Green President? Roger Kennedy Says No

Sharks, Hawaiian Islands National Monument : NOAA PhotoEarlier this week, in response to the post of Roger Kennedy's Antiquities Act speech, a reader had posed a question. He was wondering what Mr. Kennedy's reflections would be on President Bush's use of the Antiquities Act in his recent (6/15/06) designation of the Northwestern Hawaiian Islands National Monument.

Roger Kennedy has had the opportunity to respond. I find his comments below to be particularly incisive, cutting directly to a motive for Bush's new-found love of environmental conservation policy. Kennedy's thoughts on the matter:
President Bush is taking care of the neighborhood --- though not of the environment. The neighborhood on his mind is the circle of suburban congressional districts where Republicans are vulnerable and the voters care about the environment. So he and his agents are doing everything they can to declare easy victories ---'Mission Accomplished!' -- underwater off Hawaii, where there are no developers to offend, and where all but about 10% of the area was already well protected. 'Mission Accomplished' -- by NOT issuing radical and destructive revisions in the management policies for the National Park Service--- nothing affirmative done ' just refraining from carrying out a threat! And for these, the suburbs are to rejoice.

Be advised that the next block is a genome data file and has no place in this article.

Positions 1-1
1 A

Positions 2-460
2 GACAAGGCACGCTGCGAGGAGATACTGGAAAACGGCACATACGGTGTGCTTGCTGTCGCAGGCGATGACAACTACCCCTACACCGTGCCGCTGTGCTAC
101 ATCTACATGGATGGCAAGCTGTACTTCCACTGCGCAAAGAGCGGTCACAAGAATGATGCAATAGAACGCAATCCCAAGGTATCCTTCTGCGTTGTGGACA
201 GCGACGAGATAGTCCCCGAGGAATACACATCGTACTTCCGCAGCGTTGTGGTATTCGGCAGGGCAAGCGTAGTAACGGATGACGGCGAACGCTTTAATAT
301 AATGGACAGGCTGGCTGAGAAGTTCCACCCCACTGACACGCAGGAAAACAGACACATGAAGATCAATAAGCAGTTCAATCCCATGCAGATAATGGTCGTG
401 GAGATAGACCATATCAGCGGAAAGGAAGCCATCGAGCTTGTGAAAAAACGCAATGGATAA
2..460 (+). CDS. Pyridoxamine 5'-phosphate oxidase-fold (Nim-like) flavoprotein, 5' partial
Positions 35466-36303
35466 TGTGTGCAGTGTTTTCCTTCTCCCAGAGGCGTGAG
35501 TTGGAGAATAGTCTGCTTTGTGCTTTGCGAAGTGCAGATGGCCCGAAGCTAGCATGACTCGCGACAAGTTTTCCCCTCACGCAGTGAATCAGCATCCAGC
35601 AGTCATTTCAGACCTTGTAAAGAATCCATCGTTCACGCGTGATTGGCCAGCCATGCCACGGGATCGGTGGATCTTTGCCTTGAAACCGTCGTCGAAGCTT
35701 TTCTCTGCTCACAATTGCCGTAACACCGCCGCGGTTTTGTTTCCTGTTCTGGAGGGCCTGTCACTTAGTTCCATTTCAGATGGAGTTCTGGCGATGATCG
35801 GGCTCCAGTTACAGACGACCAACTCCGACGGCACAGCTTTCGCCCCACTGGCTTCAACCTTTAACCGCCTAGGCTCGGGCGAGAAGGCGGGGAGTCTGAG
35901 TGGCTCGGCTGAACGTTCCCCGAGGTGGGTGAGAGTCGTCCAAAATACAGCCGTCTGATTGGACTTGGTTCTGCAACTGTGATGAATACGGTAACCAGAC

The Antiquities Act was designed to offer occasions for brave presidents to do brave things ' and from Theodore Roosevelt to Bill Clinton, they did. Now we are observing a series of Profiles in Cowardice.
What more can be said? I think his comments are bold, and dead-on accurate. Do you?


Mr. Kennedy's remarks are apt. I think there is another reason for concern, too, and it was captured in the New York Times article by Andrew Revkin, who quoted a senior administration official on Bush's motivation: "He said, Look, I've got this power, I'm going to use it."

This is simply the green instance of President Bush's central tendency, which is to maximize the exercise of his own authority and minimize the means by which it can be checked.

Needless to say, sound conservation is only one of the valuable things put at risk by the mindset behind this kind of decision-making.